CHICAGO – As Monday marked the first day back from winter vacation for Chicago public schools, parents and some aldermen have expressed concerns that the school district’s plans to detect and manage cases of COVID- 19 are inadequate and have not been communicated to members of city council.
The surge in COVID-19 cases, fueled by the highly contagious variant of the Omicron virus, raged through the end of 2021 and into the New Year as the city recorded an average of 3,940 new cases of the virus per day, up 42%. from a week ago.
Chicago’s positivity rate was 17.2% on Monday, up from 8.9% a week earlier, and hospitalizations for COVID-19 were up 38% from last week. The city averages 10 deaths a day from the virus.
In order to deal with the current increase in COVID cases, the CPS has sent rapid home tests with 150,000 students in 300 schools in “high-risk communities” and encouraged parents of other students to do so. test their children before they go back to school on Monday.
But many families who submitted test results for their CPS students were told there were issues with their submissions, Block the club reported Monday. Additionally, teachers at the CPS may not show up to teach in person on Wednesday, as the Chicago Teachers Union raised concerns about the district’s plans to keep students and staff safe and to mitigate the spread of the disease. COVID.
Several aldermen, including Ald. Maria Hadden (49th) took to social media this weekend to express concern over CPS plans to get the kids back to school after winter break.
“Aldermen aren’t really kept up to date, or at least not uniform at all,” Hadden said. The daily line, adding that she had heard from some aldermen over the past week being told of CPS ‘plans to return to school.
Hadden said she wants children to return to school and parents want their children to be back, but it needs to be done “in an organized and safe manner.”
Hadden said she had been in contact with principals in her neighborhood who had “raised concerns about staff shortages” and did not have enough staff to adequately serve the students.
Additionally, Hadden said she recently emailed Ald. Michael Scott (24th), who chairs the city council committee on education and child development, pondering a resolution (R2021-937) her, Ald. Jeanette Taylor (20th) and Ald. Rossana Rodriguez-Sachez (33rd) filed in September a request for a hearing with CPS officials regarding the district’s COVID plans. The resolution has nine sponsors.
The resolution details that CPS students returned to school on August 23 when the Delta was the primary variant of COVID-19 and “Chicago public schools made changes to their back-to-school plan , removing some of the mitigation measures of covid-19 “.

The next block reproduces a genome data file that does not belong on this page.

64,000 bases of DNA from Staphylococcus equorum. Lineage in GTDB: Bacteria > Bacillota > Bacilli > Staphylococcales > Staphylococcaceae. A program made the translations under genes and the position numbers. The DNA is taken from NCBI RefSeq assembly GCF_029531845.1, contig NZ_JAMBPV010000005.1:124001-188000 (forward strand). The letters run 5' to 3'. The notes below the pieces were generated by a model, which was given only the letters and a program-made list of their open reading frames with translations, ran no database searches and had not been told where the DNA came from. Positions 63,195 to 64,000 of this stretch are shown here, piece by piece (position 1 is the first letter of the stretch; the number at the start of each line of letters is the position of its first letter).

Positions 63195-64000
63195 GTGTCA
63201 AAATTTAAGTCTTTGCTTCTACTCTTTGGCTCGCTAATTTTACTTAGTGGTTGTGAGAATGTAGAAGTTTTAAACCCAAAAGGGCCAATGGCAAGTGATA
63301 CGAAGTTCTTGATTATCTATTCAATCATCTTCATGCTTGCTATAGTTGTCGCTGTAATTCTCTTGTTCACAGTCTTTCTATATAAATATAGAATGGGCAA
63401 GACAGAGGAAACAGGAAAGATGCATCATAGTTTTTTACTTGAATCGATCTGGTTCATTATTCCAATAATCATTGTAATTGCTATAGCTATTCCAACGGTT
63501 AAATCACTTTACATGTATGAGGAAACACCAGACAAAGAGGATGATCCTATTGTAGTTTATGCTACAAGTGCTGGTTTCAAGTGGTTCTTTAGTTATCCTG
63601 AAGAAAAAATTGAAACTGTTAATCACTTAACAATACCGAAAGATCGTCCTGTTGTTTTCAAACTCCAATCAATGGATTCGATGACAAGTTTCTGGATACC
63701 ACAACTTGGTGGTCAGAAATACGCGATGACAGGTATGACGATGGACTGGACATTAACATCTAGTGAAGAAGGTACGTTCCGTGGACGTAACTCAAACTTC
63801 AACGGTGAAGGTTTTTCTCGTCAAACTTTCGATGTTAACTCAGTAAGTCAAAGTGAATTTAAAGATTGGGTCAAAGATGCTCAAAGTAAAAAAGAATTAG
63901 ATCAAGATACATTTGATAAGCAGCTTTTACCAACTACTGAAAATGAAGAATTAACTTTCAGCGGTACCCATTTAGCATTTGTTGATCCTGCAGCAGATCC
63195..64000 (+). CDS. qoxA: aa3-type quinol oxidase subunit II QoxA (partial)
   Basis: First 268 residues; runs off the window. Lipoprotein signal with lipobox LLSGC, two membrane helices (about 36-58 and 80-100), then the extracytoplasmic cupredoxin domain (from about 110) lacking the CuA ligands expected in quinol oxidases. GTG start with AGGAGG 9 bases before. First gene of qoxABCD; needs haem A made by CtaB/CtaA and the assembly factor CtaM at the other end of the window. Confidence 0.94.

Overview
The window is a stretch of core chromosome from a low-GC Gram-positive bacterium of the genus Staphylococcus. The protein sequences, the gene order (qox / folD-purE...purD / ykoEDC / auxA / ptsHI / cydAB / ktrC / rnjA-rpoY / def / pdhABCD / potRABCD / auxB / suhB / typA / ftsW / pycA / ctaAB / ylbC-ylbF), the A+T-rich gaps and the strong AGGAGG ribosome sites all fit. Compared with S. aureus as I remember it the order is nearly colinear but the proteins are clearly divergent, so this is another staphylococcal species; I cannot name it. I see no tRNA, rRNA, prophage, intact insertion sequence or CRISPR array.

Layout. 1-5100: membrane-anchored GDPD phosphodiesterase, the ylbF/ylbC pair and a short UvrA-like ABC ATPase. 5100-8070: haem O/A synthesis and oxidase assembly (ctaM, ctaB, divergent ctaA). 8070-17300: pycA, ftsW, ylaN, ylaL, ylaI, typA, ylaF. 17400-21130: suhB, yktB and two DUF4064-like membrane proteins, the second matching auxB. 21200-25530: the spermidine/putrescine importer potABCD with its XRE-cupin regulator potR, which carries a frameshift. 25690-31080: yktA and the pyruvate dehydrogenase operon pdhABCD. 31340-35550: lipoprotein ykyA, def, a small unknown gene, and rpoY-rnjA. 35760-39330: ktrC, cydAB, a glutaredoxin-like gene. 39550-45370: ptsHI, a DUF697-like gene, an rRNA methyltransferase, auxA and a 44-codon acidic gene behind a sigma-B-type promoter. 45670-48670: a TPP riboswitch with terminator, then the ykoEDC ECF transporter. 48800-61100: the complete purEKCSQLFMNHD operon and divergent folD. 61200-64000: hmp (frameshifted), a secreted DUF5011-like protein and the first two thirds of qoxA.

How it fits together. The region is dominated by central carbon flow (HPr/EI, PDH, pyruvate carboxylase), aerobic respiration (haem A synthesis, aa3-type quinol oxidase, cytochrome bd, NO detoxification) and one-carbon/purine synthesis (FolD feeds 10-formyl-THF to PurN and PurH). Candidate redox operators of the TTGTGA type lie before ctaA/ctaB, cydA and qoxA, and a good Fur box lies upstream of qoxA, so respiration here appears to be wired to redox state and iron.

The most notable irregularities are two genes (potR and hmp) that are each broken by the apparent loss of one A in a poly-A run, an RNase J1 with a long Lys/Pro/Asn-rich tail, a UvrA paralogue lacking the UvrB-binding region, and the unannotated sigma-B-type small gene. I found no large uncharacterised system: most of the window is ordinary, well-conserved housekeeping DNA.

“Parents and students in the city are worried about slow contact tracing and notification of covid exposure, unintentional student deregistration and lack of distance learning options,” continues the resolution. Hadden, Rodriguez-Sanchez and Taylor used the resolution to call for a city council hearing on CPS’s “security plans, protocols and distance learning options for students”.
Scott has not scheduled a meeting for a hearing on CPS’s plans. The education committee met four times in 2021 – twice on Jan. 11, including for a “hearing to discuss the reopening of Chicago public schools.”
The impetus for a hearing came from concerns that the CPS was facing a staffing shortage, uncertainty testing and problems with cleaning school buildings, Hadden said, adding that it was originally asked to suspend the hearing after the CEO of the district, Pedro Martinez, had just taken office when the proposal was tabled.
Still, Hadden said aldermen should be kept apprised of CPS plans to deal with the growing number of COVID-19 cases Chicago is seeing.
“The council has not really been involved” in plans to reopen the CPS despite hearings with concerned voters and school principals “about their staff issues” and the schools’ need for COVID testing and a uniform testing policy, Hadden said.
Scott said The daily line Monday that he is working with CPC, teacher union leaders and aldermen to find a “solution-based” way to address concerns about this month’s return to school.
City council hearings can turn into ways for different sides of a problem to ‘stick [their] flag in the ground “and don’t necessarily end with the action,” Scott said, adding that he hoped “for something more solution-based than just having a hearing.”
“Everyone has a stake in making sure schools and children are safe,” Scott said, adding he had “spoken to both sides” and wanted to make sure aldermen stay informed of the process. ” proposing a practical solution-based solution for this problem.
Mayor Lori Lightfoot did not answer reporters’ questions during a public appearance on Monday, but spoke briefly about schools during a Monday morning interview on CNBC.
Lightfoot said distance learning at the start of the pandemic had a “devastating effect” on students and families. The mayor accused the Chicago Teachers Union of “sword shock” as the union calls for stricter testing requirements and specific action to determine when schools should switch to distance learning.
“We know the learning loss was profound” and “that there were huge variations in results,” Lightfoot said. “We know that the mental health issues and trauma of our students [were] real, and we know it was devastating for families, especially those where parents couldn’t afford not to work.
The mayor reiterated what she and officials said about school safety.
“Basically we know our schools are safe, our schools are not the source of significant spread,” Lightfoot said. “The problem is community spread, but we have to keep our kids in school, which is what we’re going to do in Chicago.”